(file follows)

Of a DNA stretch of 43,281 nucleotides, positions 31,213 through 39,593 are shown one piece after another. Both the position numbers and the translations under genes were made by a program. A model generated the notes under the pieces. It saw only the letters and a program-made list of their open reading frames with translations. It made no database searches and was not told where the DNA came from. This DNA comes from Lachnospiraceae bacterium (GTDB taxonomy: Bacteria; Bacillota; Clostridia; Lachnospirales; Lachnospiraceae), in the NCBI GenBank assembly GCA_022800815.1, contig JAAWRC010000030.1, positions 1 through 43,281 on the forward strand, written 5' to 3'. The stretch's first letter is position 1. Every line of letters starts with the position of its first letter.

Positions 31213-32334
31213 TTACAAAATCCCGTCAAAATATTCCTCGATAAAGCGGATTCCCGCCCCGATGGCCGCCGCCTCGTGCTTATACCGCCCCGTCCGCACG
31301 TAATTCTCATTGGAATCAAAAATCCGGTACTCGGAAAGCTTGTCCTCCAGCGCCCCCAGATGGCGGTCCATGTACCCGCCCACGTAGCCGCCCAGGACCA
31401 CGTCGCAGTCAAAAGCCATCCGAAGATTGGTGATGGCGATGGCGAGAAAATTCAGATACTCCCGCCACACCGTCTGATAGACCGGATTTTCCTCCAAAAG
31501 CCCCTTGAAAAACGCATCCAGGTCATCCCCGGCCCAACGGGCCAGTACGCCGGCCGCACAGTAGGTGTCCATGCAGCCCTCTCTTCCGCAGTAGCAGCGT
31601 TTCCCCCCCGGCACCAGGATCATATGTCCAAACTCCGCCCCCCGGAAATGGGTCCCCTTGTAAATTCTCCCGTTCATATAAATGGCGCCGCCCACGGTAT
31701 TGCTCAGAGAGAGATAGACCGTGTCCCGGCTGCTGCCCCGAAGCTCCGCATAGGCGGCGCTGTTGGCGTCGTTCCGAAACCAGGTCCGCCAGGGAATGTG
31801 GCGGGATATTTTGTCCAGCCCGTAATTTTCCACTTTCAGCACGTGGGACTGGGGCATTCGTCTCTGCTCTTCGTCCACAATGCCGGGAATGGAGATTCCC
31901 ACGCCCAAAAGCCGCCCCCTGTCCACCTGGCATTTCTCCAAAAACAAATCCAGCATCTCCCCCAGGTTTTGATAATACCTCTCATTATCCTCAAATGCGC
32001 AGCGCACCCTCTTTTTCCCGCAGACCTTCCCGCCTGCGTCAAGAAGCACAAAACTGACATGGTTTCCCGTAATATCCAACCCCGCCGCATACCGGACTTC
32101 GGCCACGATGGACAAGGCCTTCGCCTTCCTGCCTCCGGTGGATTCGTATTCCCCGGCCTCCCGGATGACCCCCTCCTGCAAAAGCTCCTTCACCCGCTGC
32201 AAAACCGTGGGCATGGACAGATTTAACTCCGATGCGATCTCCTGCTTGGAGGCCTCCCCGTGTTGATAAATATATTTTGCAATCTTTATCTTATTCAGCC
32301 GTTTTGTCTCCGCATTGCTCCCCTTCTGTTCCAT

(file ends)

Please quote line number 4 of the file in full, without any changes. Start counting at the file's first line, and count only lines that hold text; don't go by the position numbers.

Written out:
31301 TAATTCTCATTGGAATCAAAAATCCGGTACTCGGAAAGCTTGTCCTCCAGCGCCCCCAGATGGCGGTCCATGTACCCGCCCACGTAGCCGCCCAGGACCA